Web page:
I am always a bit ashamed in traveling to Russia and other places in the world that I come from a country where shared folk singing is not as strong as in other cultures. That is until I consider the great American and British tradition of carol singing around Christmas time.
I remember with great fondness when I first started learning multiple Christmas carols by heart. In a private Lutheran school in a nearby small town about the size of Bethlehem, we used to gather the entire student body in the lobby during all of Advent to sing all the great carols. Our music teacher was never satisfied with just a few verses and always had us sing out and sing to the end. Thanks to her, I learned all the verses of all the carols, and we got a chance to sing them not just for one another, but for shut-ins and for older friends in nursing homes. She kept this practice of teaching hymns even outside the Christmas season by hosting a “hymn of the month” in music class, and again, teaching us all the verses of a particular hymn.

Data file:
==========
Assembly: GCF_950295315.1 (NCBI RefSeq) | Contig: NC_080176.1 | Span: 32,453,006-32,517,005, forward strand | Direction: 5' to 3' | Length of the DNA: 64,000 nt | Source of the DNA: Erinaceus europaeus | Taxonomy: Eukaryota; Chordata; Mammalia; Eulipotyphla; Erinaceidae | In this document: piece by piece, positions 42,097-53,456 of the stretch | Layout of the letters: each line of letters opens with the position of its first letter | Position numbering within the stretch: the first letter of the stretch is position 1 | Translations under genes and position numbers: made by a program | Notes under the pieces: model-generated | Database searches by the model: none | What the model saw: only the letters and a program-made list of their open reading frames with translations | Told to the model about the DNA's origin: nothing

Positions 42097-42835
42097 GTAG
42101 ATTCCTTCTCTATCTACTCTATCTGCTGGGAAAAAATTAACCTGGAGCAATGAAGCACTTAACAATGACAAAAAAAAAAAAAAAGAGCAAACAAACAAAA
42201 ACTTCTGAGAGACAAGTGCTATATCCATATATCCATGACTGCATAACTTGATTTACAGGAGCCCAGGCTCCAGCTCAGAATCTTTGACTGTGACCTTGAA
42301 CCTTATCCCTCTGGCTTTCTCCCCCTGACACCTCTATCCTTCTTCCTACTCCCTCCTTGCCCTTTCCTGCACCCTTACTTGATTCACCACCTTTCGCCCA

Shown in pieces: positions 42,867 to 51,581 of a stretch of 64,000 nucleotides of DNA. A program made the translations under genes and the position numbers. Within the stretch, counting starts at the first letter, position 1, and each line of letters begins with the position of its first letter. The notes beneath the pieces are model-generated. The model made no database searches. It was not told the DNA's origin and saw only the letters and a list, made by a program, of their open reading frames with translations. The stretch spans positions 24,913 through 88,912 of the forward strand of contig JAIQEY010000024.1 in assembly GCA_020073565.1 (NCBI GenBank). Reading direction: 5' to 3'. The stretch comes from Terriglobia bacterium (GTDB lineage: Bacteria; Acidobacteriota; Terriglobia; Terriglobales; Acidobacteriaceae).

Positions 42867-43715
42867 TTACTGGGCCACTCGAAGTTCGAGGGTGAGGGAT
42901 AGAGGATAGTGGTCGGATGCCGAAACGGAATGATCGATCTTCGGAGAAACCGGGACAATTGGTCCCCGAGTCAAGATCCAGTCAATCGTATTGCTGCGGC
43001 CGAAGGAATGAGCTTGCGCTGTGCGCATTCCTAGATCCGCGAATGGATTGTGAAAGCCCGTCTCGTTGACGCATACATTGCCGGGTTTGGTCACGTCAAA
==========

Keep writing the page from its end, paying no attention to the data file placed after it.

Now when our family goes to Russia and everyone after dinner shares a folk song or two, we can at least point to one time in the year in America where it is common for a random collection of people to come together and sing a battery of cherished music by heart. May the Christ whose birth inspires such lusty vociferousness be with you all in this New Year.
Merry Christmas to those celebrating today on the Old Calendar. Blessed Theophany or Epiphany to those on the New Calendar. May He who deigned to be born in a humble stable and baptized by John in the Jordon teach us all how to despise the ostentatious and delight in the humble, intimate, and simple moments of our lives.
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